On the mysterious question of membership, the explanatory memorandum says that membership will be tripartite: member states; the Commission—30 per cent.; and other private organisations. I assume that those private institutions mentioned in paragraph 4 can be banks or other funds already in the private sector within the Community. I presume that members, who are appointed in proportion to their risk, must manage the fund and decide to whom, and for what purposes, guarantees are to be made.

The knock-on effect appears to be considerable, because other parts of the memorandum say that we will not have to pay much to the fund. Britain's paid-up amount is relatively small and we therefore take a proportion of the risk, in proportion to our national sector. How can the Commission take a risk separate from that of member states?

This does not seem to be a fund in the normal sense of the word, unless it is a fund for guarantees. It appears to deal with insurance, akin to institutions in the City that take on risks. Is it not essentially a risk-bearing mechanism, to be controlled partly by the bank—the Minister mentioned our representative on it—but also by other persons, as yet unnamed, and representing world institutions that would take the risk? Can we know more about who they are likely to be? Will there be people from the United Kingdom? What qualifications will they have? How will those matters be reported? I presume that they will be reported first to the bank, then from the bank to member Governments, then from member Governments to the House—if they get that far.

I am less enamoured of this set-up than some of my hon. Friends, who may assume that it will have the effects that they hope, but I cannot see the connection. It may deal with large projects—the channel tunnel was mentioned earlier —and various small and medium-sized enterprises may benefit. I assume that they must put up a case, saying that they are part of the European single or internal market. I understand that another purpose of the fund is to stimulate the said market.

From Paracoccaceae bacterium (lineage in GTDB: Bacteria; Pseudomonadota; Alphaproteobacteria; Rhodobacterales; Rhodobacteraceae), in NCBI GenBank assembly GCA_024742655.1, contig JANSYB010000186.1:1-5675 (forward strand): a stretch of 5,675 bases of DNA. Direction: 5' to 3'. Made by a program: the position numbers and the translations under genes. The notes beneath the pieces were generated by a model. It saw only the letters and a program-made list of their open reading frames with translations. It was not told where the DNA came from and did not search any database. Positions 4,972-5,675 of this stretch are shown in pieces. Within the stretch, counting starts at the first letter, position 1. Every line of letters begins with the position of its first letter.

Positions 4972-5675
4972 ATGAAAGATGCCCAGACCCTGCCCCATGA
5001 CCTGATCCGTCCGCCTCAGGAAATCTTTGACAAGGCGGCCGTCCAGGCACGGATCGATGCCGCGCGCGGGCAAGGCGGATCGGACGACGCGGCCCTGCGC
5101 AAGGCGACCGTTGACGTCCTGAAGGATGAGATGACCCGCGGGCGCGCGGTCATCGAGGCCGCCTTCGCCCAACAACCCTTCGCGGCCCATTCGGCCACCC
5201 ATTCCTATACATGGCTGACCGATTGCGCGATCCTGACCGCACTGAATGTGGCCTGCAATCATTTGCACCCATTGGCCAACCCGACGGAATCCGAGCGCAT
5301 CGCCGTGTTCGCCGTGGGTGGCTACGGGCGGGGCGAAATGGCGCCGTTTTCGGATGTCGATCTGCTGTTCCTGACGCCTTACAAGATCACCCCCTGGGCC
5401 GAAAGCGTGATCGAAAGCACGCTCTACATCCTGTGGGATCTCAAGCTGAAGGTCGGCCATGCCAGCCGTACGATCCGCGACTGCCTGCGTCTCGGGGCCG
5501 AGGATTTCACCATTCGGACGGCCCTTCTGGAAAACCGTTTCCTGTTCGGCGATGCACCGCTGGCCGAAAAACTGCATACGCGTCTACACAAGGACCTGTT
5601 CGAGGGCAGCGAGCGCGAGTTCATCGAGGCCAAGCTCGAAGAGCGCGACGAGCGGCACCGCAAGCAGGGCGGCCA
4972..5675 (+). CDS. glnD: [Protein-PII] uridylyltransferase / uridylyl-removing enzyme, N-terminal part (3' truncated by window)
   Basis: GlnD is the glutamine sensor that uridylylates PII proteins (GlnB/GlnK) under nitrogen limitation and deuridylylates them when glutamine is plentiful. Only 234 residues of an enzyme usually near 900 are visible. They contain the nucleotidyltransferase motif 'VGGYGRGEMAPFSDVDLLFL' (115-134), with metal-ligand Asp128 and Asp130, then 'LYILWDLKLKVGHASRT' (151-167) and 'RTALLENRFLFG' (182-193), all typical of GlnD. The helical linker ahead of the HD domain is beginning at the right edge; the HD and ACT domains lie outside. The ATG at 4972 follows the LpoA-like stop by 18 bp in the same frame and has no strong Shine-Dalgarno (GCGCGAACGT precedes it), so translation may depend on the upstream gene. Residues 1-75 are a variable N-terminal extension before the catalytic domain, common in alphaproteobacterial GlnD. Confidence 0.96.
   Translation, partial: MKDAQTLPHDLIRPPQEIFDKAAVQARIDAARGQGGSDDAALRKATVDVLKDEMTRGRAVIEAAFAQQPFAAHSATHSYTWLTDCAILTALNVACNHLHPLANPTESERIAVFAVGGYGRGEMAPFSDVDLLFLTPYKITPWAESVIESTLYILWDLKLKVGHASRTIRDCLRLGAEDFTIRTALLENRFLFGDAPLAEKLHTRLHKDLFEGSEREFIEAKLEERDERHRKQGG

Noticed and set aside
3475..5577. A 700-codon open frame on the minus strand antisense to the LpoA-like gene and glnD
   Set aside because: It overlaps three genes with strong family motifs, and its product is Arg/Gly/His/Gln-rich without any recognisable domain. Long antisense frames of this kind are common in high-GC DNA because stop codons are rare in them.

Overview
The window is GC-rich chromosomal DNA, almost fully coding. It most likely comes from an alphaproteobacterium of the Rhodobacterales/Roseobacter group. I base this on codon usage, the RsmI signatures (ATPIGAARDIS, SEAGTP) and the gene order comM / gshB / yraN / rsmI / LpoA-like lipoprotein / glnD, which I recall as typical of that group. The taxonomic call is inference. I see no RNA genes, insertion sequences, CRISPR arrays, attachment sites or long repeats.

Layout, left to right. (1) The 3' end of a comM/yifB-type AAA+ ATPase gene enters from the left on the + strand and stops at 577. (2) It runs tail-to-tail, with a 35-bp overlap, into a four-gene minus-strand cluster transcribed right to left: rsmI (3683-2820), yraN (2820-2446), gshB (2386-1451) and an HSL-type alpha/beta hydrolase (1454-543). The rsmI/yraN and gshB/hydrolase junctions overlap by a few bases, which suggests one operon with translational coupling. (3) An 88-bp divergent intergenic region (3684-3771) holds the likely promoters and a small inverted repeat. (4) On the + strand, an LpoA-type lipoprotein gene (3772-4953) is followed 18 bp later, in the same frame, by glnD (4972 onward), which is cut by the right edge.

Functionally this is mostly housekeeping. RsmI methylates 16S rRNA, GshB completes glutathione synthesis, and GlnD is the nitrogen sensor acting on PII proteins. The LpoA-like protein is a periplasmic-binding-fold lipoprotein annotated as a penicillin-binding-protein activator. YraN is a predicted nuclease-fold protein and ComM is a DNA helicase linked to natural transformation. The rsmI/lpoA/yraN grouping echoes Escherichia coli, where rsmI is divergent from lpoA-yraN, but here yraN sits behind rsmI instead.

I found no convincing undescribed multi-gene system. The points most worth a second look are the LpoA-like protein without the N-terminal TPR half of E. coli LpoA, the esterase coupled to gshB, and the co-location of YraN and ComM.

I am also a little worried about the extent to which this is not just a complement to Government guarantees but a replacement for them. Indeed, the explanatory memorandum said: The existence of the Fund will thus facilitate private infrastructure financing by providing a complement or alternative to recourse to government guarantees for infrastructure financing. The viability criterion will also be an essential element". The question asked by my hon. Friend the Member for Oxford, East about the proportion of public sector borrowing is relevant here. Will decisions on financial guarantees for large projects be transferred away from Her Majesty's Government and handed to those who govern the running of the fund? I take it that that is what the memorandum means. If the Minister cannot answer that question now, I hope that he will tell the House the answer at some stage.

I close on a topical note. At a time of great unemployment and when there was a need for transport expansion and co-ordination in London, following the first world war, the House passed an Act known as the Trade Facilities Act 1921, which resulted in guarantees for the extension of the Northern line south of Clapham to Morden, and the western extension of the Central line, which was not actually built until after the next war. Could such guarantees be given now to British Rail or to any private firm by the Government without transgressing any European treaty? If not, and if this fund is the only way of assisting such networks, especially the channel tunnel, the House should know about it. If the Minister cannot reply tonight, I intend to table a written question on the subject tomorrow.

Photo of Mr Anthony Nelson Mr Anthony Nelson , Chichester 10:52 pm, 29th November 1993

With the leave of the House, I should like to thank hon. Members for their highly pertinent questions this evening.

The hon. Member for Oxford, East (Mr. Smith) made a number of points with which I will try to deal as expeditiously and frankly as possible. He asked why it had taken so long to bring the fund from its inception at the Edinburgh Council to where it is now. Actually, it has moved fairly speedily, given that all member states have to ratify the proposal. Only two have done so thus far, but all will have to ratify by the end of this year.

In the Edinburgh presidency conclusions, there was a specific request that "urgent" progress be made with implementation of the fund. But it was necessary first for the draft EIF statutes to be drawn up. It was also necessary for a draft Council decision under article 235 of the European Communities treaty on Community participation in the fund to be drawn up and submitted to the Scrutiny Committee—as indeed it was.

We are now approaching the point at which the EIF can be launched. We hope that it will be up and running in the early part of next year, but work is already under way to identify those who may be able to benefit from the guarantee resources which will constitute the early part of the fund's remit.